Left-wing activists who focus on gay rights in Russia overlook far more illiberal homophobia in other countries, argues Jack Wharton.
On the BBC’s Andrew Marr show recently, Vladimir Putin gave an interview to selected members of the western media. Call me naïve, but despite the strange format, this rare exchange seemed frank and honest.
Putin, despite supporting his government’s intolerable law banning ‘homosexual propaganda,’ made some valid and thought-provoking points. Why, he asked the assembled journalists, were human rights activists and LGBT lobby groups so obsessed with his country?
After all, as Putin observed so correctly, it is not illegal to be gay in Russia.
Not only that, but the leadership of a group of neo-Nazi thugs, responsible for a series of infamous homophobic attacks – videos of which went viral online – have been forced to flee the country, after being pursued by the Russian authorities.
Yes, the culture of homophobia emanating and disseminating from and through Russian social and political institutions is more than distasteful; it’s sickening. But, unlike in many other nations all over the world, the Russian State at least grants its gay citizens their most basic civil rights.
Homosexuals in Russia are free to live together, sleep together, vote, teach, work and as Putin pointed out, it is illegal to discriminate against someone in the workplace, passing them up for promotion for example, because of their sexuality.
It’s true that the ‘anti-propaganda’ laws are having a chilling effect on the lives of gay and lesbian people in Russia. Undoubtedly, the Russian State must do more to ensure that the civil rights Putin speaks of are truly enforced on the ground.
But, as Douglas Murray so rightly said, ‘reserve your anger for the people who don’t just want to stop me marrying, but want to throw me off a cliff.’ Forget Russia. Why is there such a palpable absence of fuss from left-wing activists about the plight of gay people in the Middle East?
One word… Islam.
Why is there such a palpable absence of fuss from left-wing activists about the plight of gay people in the Middle East?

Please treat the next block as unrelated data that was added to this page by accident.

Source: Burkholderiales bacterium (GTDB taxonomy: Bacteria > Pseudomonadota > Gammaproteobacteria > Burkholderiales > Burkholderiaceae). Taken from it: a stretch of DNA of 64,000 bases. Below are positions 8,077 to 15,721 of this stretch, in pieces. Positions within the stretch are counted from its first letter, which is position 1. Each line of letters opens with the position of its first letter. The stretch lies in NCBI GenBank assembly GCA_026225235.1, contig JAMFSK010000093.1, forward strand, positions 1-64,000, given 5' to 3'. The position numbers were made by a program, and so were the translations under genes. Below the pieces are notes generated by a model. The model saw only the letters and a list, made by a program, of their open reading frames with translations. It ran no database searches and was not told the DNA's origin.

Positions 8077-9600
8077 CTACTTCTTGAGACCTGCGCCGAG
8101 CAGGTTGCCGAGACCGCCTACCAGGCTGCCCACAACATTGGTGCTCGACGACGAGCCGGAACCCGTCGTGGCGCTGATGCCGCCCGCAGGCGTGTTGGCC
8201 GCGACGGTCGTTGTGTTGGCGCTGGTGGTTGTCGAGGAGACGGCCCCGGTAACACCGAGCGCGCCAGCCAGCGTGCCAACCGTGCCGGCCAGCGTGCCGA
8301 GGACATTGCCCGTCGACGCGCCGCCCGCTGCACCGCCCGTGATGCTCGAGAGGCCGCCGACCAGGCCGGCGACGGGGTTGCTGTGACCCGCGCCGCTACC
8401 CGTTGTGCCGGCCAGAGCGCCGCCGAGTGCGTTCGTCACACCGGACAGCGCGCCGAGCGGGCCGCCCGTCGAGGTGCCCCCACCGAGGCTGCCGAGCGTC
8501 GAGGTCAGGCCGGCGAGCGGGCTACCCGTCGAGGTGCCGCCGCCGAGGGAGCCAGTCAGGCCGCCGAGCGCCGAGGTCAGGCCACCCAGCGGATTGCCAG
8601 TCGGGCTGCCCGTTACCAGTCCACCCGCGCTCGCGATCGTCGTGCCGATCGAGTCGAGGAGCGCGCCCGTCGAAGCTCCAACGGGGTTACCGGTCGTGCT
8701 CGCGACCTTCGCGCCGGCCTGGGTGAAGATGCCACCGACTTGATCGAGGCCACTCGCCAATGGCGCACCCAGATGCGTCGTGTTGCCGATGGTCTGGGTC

To the same left-wing activists that lambast “anti-gay” Russia, the gay rights records of Islamic countries seem merely an afterthought. In Saudi Arabia, for example, homosexuality itself is illegal and punishable by the most cruel and unusual form of execution – stoning. In Qatar, lashing and imprisonment are the sentences handed down for partaking in any form of homosexual relations.
Perhaps even more worrying, last year it was announced that all Gulf Co-operation Council countries had agreed to establish some form of ‘testing’, in order to ban gay foreigners from entering any of their countries.
Yet there are few calls to boycott international sporting events, and even fewer for an economic boycott.
The only controversy surrounding Qatar’s hosting of the 2022 FIFA World Cup is the month in which they plan to stage it. Left-wing activists seem far too busy calling for a boycott against Israel, the only liberal and gay-friendly state in the entire Middle East Region.
This is moral relativism of the worst kind – a sinister form of societal masochism – with mainly white and largely Christian countries held to an overwhelmingly higher standard than others.
The mind-set of these activists is perverse. It’s fine to hate gays, unless you’re a Christian. As for Jews…. just don’t be Jewish, full stop.
Let me be clear: I am, obviously, no supporter of homophobic laws. But I am equally against left-wing pressure groups consistently targeting the low hanging fruit, whilst ignoring the bigger issues and the more sinister perpetrators, simply to reconcile their collective middle- class conscience.
Even their ‘protests’ against Russian homophobia are as idiotic as their logic.
Attempts to boycott Russian vodka are nothing more than a trivial and demeaning stunt, perpetuating the nonsense stereotypes about the lifestyles and priorities of gay people that these same LGBT pressure groups claim to be so against.
Attempts to boycott Russian vodka are nothing more than a trivial and demeaning stunt.
These efforts are made even more useless when you consider the fact that the venue in which they are drinking is probably heated and powered in substantial part by imported Russian gas.
Instead of gimmicks, advocates of LGBT rights should focus on the superiority of Western beliefs in the inalienable rights of all people, challenging any and all religious or social doctrines that threaten individual rights, across the world, wherever we find them.
We must destroy the multicultural dogma that allows some countries to do vastly more ghastly things than others, whilst remaining shielded from criticism by political correctness. Unless we are willing to condemn everyone equally, we should leave Russia alone.
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